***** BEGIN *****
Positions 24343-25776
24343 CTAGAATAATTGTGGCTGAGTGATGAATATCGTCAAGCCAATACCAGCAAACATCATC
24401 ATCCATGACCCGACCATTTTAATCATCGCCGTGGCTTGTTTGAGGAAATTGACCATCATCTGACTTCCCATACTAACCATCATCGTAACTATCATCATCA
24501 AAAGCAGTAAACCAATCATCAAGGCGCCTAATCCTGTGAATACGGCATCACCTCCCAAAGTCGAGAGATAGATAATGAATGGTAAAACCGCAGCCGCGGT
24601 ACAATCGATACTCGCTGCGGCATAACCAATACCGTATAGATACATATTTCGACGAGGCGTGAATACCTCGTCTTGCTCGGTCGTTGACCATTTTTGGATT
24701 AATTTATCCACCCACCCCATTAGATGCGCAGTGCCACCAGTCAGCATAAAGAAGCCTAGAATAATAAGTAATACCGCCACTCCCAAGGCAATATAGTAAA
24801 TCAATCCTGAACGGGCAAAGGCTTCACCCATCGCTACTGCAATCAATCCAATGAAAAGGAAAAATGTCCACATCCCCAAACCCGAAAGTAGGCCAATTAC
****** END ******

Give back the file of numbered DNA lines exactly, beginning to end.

Positions 24343-25776
24343 CTAGAATAATTGTGGCTGAGTGATGAATATCGTCAAGCCAATACCAGCAAACATCATC
24401 ATCCATGACCCGACCATTTTAATCATCGCCGTGGCTTGTTTGAGGAAATTGACCATCATCTGACTTCCCATACTAACCATCATCGTAACTATCATCATCA
24501 AAAGCAGTAAACCAATCATCAAGGCGCCTAATCCTGTGAATACGGCATCACCTCCCAAAGTCGAGAGATAGATAATGAATGGTAAAACCGCAGCCGCGGT
24601 ACAATCGATACTCGCTGCGGCATAACCAATACCGTATAGATACATATTTCGACGAGGCGTGAATACCTCGTCTTGCTCGGTCGTTGACCATTTTTGGATT
24701 AATTTATCCACCCACCCCATTAGATGCGCAGTGCCACCAGTCAGCATAAAGAAGCCTAGAATAATAAGTAATACCGCCACTCCCAAGGCAATATAGTAAA
24801 TCAATCCTGAACGGGCAAAGGCTTCACCCATCGCTACTGCAATCAATCCAATGAAAAGGAAAAATGTCCACATCCCCAAACCCGAAAGTAGGCCAATTAC